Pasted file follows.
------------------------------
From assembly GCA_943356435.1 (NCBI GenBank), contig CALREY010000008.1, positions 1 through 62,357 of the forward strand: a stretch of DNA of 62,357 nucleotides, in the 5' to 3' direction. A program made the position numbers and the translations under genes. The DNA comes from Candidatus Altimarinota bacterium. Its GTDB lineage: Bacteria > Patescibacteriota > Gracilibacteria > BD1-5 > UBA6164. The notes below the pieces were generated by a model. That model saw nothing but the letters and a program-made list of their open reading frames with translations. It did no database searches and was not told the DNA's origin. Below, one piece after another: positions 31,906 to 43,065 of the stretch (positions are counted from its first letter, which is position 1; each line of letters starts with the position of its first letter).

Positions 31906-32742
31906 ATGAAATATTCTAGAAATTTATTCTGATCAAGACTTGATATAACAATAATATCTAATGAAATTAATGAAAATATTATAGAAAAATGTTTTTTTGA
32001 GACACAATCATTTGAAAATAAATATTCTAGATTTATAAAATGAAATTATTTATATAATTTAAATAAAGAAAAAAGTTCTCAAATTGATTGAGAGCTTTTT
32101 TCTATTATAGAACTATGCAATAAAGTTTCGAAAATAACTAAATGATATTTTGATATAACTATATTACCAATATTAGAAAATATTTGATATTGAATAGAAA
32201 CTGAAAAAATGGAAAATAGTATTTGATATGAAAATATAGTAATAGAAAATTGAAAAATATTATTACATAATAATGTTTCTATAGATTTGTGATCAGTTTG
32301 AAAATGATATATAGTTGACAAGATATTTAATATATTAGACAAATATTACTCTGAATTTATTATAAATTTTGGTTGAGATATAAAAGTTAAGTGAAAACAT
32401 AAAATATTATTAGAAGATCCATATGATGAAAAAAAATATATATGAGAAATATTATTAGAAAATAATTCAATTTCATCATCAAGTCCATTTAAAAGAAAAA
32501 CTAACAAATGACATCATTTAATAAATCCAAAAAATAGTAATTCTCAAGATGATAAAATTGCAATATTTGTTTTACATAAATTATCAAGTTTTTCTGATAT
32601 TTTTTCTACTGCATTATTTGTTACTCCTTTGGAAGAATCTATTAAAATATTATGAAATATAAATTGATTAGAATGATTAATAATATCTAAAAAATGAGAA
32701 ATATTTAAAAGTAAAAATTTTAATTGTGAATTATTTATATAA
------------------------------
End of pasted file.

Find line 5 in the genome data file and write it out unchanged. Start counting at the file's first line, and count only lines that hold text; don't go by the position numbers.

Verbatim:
32101 TCTATTATAGAACTATGCAATAAAGTTTCGAAAATAACTAAATGATATTTTGATATAACTATATTACCAATATTAGAAAATATTTGATATTGAATAGAAA